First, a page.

Miles Hayter ’24

“It kind of upset me,” Jonathan Gerelus, college counselor at St. Andrew’s, said in reaction to the recent Affirmative Action overturn by the Supreme Court. 

According to the National Archives, Executive Order 10925 was signed in response to the civil rights movement by former president John F. Kennedy. The order refers to measures to achieve non-discrimination in employment. Since then, people have used the term “affirmative action” to describe initiatives to achieve equal opportunities regardless of race, national origin, religion, and eventually gender. 

One of the main focuses of the civil rights movement was education because it was a gateway to employment opportunities. These initiatives helped to level the playing field for minorities.

However, in July, the Supreme Court ruled that the admissions processes at Harvard University violated the U.S. Constitution’s Equal Protection Clause, resulting in race-conscious admissions being prohibited in colleges and universities 

In response, some colleges have found ways around the new ruling by including other places for race to be discussed in the application, such as the essay and supplemental parts.

Many parents and students are still upset that the ruling was passed and are left questioning what this means for their future. Mr. Gerelus has had trouble responding to the concerns of families.

“What hurts me the most is that I can’t give them a definitive answer,” said Mr. Gerelus. 

Many have tried to predict what will happen as a result of this decision but there has not been an admissions cycle or enough data to effectively determine the ramifications. However, Mr. Gerelus acknowledges it has possible impacts beyond college.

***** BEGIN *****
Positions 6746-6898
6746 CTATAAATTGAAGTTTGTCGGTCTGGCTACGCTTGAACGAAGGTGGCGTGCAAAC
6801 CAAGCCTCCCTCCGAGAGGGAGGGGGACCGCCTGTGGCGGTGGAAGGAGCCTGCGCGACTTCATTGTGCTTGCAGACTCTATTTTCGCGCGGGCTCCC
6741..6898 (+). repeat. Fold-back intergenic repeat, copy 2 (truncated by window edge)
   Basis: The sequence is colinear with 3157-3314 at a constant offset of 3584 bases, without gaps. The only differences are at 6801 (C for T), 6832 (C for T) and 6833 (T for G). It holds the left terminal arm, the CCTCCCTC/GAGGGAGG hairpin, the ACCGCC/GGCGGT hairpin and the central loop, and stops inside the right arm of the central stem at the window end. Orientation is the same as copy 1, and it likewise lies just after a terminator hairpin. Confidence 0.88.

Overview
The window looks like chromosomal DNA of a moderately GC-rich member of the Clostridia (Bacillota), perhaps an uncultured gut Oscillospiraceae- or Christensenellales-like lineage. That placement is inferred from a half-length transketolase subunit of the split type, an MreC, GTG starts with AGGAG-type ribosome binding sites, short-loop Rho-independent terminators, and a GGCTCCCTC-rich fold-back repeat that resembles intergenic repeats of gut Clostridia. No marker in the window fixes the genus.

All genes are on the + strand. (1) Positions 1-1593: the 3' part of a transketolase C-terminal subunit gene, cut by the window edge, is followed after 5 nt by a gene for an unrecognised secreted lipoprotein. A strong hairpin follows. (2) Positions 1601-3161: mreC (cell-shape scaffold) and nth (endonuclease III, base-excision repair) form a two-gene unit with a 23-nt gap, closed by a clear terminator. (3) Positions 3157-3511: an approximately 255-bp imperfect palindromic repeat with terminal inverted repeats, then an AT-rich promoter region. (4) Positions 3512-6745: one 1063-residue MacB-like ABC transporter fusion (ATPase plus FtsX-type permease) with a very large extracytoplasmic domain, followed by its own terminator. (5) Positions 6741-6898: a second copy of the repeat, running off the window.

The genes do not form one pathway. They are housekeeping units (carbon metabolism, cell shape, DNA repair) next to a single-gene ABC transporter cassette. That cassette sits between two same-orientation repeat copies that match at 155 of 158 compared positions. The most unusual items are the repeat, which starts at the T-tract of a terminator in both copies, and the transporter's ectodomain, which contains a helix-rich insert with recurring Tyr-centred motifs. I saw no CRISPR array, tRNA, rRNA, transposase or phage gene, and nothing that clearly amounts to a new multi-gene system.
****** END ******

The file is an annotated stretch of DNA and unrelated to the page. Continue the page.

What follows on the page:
“This could have an impact on business down the road… on opportunities…we need to look at this now,” he said. 

He thinks that the overall college admissions process needs to be reimagined. He suggests that colleges expand recruitment and community outreach. “Go to underserved communities and look at the students there and elevate them,” says Mr. Gerelus. 

For certain groups, this is especially important, as schools in the past that banned race-conscious admission saw immediate drops in certain populations of students. NYU law professor Melissa Murray, the acting dean at the University of California Berkeley in 2016 and 2017, said: “There was an immediate drop off in the number of African American students that were both a confluence of the change in the admissions policy, but also African American students not wanting to go [to Berkeley] under those conditions.” 

Colleges and universities can still use legacy in the admissions process. This left Mr.Gerlus outraged.  

“I think those opportunities that were there to help create an equitable learning environment for students on campus should remain,” he said.

In regard to the legacy policy he said it does not make sense to “still have the legacy and checkboxes that are there for students to submit applications, but take the checkbox away for some of the students who need it most.”

Although the decision may seem bleak, Mr. Gerelus encourages students to remain perseverant and optimistic, stating that “This one decision should not hinder [students’ decision on] where they apply to school”.

The implications of this decision are still in question, but many believe it will have negative impacts. Only time will tell.

Photograph by Jose Luis Magana via AP News


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